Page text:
5 Facts About Hemp That Make Hemp History Week Worth Celebrating (For the Last Time, It’s NOT Pot!)

Hemp History Week is here and it's time to celebrate.

Did you know that June 6 marked the start of Hemp History Week? It’s a pretty big deal. Really. During this week, the celebration will include more than 2,000 events in every state throughout America.

To celebrate this totally rad occasion, we wanted to highlight 5 facts about hemp we think you’d love to know.

1. Hemp plants are included in the schedules under the Controlled Substances Act

Weird, right? We thought so too. Well, the Hemp Industries Association (HIA) and allies want to change that, so, they are raising a petition.

“The petition cites language from the Farm Bill of 2014, which defines hemp as distinct from marijuana by establishing the standard that hemp contains no more than 0.3 percent tetrahydrocannabinol or THC on a dry weight basis,” a Hemp History Week press release reports.

2. The American market for hemp products is the largest in the world

And, get this: the American hemp industry continues to expand. In fact, it experiences a 10.4 percent market growth in 2015, according to estimates from the Hemp Industries Association.

3. About 3,900 acres of Industrial Help were grown in 2015

The hemp was grown throughout Colorado, Hawaii, Indiana, Kentucky, Oregon, Tennessee, and Vermont. But the commerce of these crops is limited until further Federal legislation is passed.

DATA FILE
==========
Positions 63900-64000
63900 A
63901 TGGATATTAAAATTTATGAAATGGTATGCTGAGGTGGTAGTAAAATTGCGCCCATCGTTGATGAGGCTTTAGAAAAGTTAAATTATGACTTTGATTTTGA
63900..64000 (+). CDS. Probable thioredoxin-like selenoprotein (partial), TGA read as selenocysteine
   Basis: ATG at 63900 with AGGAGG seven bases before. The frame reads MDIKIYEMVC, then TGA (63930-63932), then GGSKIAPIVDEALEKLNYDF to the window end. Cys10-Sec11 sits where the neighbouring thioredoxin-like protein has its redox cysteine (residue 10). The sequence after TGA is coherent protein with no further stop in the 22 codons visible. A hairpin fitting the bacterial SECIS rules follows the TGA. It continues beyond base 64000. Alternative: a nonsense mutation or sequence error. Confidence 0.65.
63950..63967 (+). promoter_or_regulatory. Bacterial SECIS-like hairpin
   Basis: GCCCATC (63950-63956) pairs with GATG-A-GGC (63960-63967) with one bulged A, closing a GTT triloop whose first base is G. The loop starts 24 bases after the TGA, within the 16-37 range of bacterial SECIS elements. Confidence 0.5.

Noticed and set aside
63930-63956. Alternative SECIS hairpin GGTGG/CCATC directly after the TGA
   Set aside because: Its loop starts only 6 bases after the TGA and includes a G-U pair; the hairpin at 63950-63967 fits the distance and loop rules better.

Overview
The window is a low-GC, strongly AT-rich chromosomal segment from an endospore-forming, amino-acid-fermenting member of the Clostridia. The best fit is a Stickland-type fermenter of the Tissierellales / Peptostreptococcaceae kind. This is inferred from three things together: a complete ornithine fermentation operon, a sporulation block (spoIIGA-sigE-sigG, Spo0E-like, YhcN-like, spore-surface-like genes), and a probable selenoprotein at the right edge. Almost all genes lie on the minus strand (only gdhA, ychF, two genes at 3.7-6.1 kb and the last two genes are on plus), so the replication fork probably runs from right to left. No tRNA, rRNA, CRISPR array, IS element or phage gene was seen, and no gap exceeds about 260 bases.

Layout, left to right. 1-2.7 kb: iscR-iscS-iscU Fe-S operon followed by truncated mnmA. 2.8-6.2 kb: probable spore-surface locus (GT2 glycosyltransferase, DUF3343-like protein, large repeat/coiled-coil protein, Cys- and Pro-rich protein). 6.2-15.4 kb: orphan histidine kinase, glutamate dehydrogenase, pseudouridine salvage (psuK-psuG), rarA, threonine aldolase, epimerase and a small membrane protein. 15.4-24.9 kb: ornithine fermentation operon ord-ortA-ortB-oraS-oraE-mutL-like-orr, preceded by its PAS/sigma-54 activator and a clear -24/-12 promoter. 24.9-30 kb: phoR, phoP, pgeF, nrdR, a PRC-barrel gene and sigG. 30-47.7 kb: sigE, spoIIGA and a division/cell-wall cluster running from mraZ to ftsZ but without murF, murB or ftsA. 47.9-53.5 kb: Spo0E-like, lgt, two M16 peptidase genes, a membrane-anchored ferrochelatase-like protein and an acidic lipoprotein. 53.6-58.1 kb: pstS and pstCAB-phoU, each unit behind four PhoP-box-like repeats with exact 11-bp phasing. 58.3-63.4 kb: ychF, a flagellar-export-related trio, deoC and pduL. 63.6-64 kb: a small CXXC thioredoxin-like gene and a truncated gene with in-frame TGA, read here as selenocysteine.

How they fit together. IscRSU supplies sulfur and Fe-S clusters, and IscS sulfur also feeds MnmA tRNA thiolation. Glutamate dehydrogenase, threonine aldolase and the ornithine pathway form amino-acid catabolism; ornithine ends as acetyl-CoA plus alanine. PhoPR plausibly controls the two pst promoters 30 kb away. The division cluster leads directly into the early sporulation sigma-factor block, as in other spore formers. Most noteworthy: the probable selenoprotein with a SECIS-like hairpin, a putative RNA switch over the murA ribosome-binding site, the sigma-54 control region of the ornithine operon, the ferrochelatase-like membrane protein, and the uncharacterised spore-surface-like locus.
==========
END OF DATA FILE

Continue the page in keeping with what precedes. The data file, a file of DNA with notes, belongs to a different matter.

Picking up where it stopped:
“To date, the Industrial Hemp Farming Act has 83 cosponsors in Congress: 69 cosponsors of HR 525, and 14 cosponsors of S.134 in the House and Senate respectively,” the press release states.

4. The road to creating raw chemicals is paved with hemp

“Hemp farming is an important step toward creating raw materials, finished products, and innovative technologies to catalyze a sustainable future in which every-day products are renewable and grown using regenerative agriculture,” according to Hemp History Week.

Apparently, hemp is a renewable resource and can help reduce market dependency on agricultural chemicals, synthetic fibers, as well as plastics, lumber, cotton, and other non-sustainable industrial materials. Damn, hemp!

5. Hemp takes carbon from the atmosphere

This helps stop the rise of CO2 levels that are responsible for climate change. Also, pollinators, such as bees, thrive on proliferous pollen, which is created by hemp plants.

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Image of hemp plants via Shutterstock

Abbie Stutzer

Writer, editor, and owner of Ginchy!, a freelance writing and editing company, and home funeral hub. Adores smart sex ed, sustainable ag, spooky history, women's health, feminism, horror, wine, and sci-fi.